| June 8
June 8 A Nissan Motor Co plant deep in
the American South has emerged as a proving ground for the
United Auto Workers' new model to turn around three decades of
failure to unionize foreign auto plants on U.S. soil.
In the last half year, the UAW has quietly contacted Nissan
workers at the Japanese automaker's plant in Canton,
Mississippi, near the state capital of Jackson. The effort was
revealed this week by union officials, state politicians and
civil rights leaders.
It is the first time since UAW President Bob King announced
in 2010 a new push to organize Japanese, German and Korean auto
plants that the UAW has publicly set sights on a specific
King said Nissan has held "captive audience" meetings for
months designed to scare Canton workers and disparage the union,
which is seeking to organize the plant's roughly 3,000
manufacturing workers. He and other union supporters described
the meetings as a violation of worker civil rights and called on
Nissan to allow the union to make its pitch directly to plant
"Fear and intimidation should not be part of the equation
when workers are deciding whether they want to be represented by
the union," King said. "Workers should be able to hear equally
from both sides and make a decision for themselves."
Nissan spokesman David Reuter said the company respects
worker rights to organize and its reputation stands in "sharp
contrast" to the UAW's description. He said Nissan has raised
the topic of unions with workers over the past month, but
disputed King's characterization of the meetings.
King has said the UAW has no future if it fails to organize
foreign auto assembly factories in the United States. It is a
battle that the UAW has lost at almost every turn since the
1980s. The failure to win new auto plant members has compounded
a crunch on the UAW's finances.
In interviews set up by the UAW, two Nissan workers at the
Canton plant told Reuters that they want a stronger voice in how
workers are compensated.
Many workers at the plant are under the impression that they
could lose their jobs if the plant is organized, said the
workers and Derrick Johnson, president of the Mississippi NAACP.
Workers also pointed to the unpredictability of their work
"It's about you having a voice, having a right to choose and
being at the bargaining table when they make a decision about
your benefits," said Betty Jones, 44, a technician.
Jones said she felt as if she was being "brainwashed" in
meetings with plant managers about the UAW. "It would make me
feel so much better" if Nissan allowed workers to vote on a
union, she said.
Analysts said the union would be smart to rally workers
around issues like having a voice in the workplace because high
wages and ample pension plans that were once enjoyed by UAW
members have been eroded.
"By reinventing themselves as a civil rights movement -
that's the right way to go," said Gary Chaison, professor of
industrial relations at Clark University in Massachusetts. The
UAW can say, 'We can give you something that is very important
and that's a voice in the workplace. For workers who are seldom
asked what they want, that means an awful lot."
AN UPHILL BATTLE
Nissan began making vehicles in Canton in May 2003. The $1.4
billion plant makes five models, including the best-selling
Altima mid-size sedan, and can make 400,000 vehicles a year. The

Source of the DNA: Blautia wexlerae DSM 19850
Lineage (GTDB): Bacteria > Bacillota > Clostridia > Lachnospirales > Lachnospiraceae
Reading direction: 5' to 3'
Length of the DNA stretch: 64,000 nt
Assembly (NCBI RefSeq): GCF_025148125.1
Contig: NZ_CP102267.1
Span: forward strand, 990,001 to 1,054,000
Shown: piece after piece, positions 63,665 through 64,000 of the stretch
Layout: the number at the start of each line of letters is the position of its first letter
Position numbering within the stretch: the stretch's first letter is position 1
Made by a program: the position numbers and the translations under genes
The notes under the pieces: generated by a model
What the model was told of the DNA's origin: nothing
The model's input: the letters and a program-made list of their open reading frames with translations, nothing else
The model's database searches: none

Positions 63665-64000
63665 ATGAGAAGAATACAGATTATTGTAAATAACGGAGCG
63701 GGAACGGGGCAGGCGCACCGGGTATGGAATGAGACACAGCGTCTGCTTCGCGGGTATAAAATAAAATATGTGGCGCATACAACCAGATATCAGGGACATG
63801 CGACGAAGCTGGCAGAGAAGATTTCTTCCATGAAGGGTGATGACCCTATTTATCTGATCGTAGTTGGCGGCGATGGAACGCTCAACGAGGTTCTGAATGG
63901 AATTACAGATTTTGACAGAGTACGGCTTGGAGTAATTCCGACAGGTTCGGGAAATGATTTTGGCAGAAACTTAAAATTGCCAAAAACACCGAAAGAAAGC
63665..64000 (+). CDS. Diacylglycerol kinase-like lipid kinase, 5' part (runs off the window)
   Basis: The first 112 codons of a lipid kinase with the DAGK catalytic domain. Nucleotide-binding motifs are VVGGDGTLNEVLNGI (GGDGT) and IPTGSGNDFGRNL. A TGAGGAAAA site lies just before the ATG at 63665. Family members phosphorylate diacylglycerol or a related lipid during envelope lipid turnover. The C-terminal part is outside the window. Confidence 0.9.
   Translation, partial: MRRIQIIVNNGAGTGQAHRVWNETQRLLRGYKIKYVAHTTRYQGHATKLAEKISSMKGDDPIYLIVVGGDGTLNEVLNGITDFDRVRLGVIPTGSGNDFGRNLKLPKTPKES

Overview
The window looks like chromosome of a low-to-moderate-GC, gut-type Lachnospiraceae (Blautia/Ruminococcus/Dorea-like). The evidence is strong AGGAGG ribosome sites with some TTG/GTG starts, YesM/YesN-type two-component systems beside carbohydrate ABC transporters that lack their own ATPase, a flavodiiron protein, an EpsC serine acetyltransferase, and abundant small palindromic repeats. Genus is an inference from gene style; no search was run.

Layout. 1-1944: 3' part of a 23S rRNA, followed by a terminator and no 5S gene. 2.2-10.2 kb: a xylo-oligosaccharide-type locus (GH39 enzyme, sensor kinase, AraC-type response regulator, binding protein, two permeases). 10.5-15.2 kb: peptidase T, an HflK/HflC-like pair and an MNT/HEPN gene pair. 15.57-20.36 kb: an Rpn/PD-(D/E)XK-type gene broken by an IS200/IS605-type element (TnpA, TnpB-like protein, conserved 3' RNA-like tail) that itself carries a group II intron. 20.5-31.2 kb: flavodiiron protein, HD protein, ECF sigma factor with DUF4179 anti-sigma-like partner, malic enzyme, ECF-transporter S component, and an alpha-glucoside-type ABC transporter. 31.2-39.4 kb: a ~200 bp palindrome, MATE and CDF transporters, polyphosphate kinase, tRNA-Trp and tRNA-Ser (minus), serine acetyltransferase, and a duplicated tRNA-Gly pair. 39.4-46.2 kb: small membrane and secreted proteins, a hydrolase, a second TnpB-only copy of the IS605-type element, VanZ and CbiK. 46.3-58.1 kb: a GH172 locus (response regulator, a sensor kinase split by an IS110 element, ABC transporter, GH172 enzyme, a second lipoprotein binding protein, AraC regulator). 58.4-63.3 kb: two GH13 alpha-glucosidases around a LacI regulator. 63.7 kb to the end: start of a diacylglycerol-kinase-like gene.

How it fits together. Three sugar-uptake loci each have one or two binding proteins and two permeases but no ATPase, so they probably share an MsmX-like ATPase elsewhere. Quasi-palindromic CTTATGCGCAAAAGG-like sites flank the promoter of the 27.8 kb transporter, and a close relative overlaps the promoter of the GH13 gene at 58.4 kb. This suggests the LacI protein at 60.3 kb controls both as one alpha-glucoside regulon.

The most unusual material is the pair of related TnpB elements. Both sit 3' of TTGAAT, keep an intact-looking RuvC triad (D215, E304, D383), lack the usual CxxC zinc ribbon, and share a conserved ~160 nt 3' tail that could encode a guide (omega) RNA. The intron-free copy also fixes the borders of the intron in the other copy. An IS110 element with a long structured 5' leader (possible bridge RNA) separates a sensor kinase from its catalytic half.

plant began building the 2013 Altima this week.
In 2005 and 2007, the UAW failed to muster the necessary
support from workers in Canton required by U.S. labor law to
hold an election, Reuter said.
"We know there's been a lot of misinformation being
communicated on the outside," Reuter said. "We know the UAW has
been attempting to engage our employees at their houses and in
the local community, and we want to make sure our employees had
our version of the facts as well."
Nissan has prepared a presentation for workers on the UAW's
history that touches on its full history but concentrates on the
reasons for the decline of UAW membership over the last decade.
"We're giving them factual information about the history of
the UAW and the lack of success that they have had with their
employees and with the companies that they've represented,"
But King is eager to show a new UAW has emerged from past
practices that helped submarine the dominance of Detroit's auto
manufacturers and that the union is a better partner with
management. He points to the union's labor contracts with
General Motors Co, Ford Motor Co and Chrysler Group
LLC as evidence of the UAW's new flexibility.
King's organizing push is founded on the belief that if car
companies refrain from actively opposing a UAW organizing push,
workers will enthusiastically join the union. After given access
to workers at auto parts supplier Dana Holding Corp,
workers approved union membership in 2007, including a plant in
Kentucky that had overwhelmingly voted the union down four years
"We can't be a meaningful union, we cannot do the job our
members at Ford, GM and Chrysler deserve if we don't organize
the total industry," King said last month during an interview
with Reuters in New York.
Historically, plants in the American South have been hostile
to unions. In 2001, workers at Nissan's plant in Smyrna,
Tennessee rejected UAW representation two-to-one.
Mississippi Governor Ken Bryant last year said he would step
in if the UAW tried to organize a plant in the state.
"I just don't think that now is the time to try to unionize
any of these organizations," he told Reuters in an interview
late last year when he was governor-elect.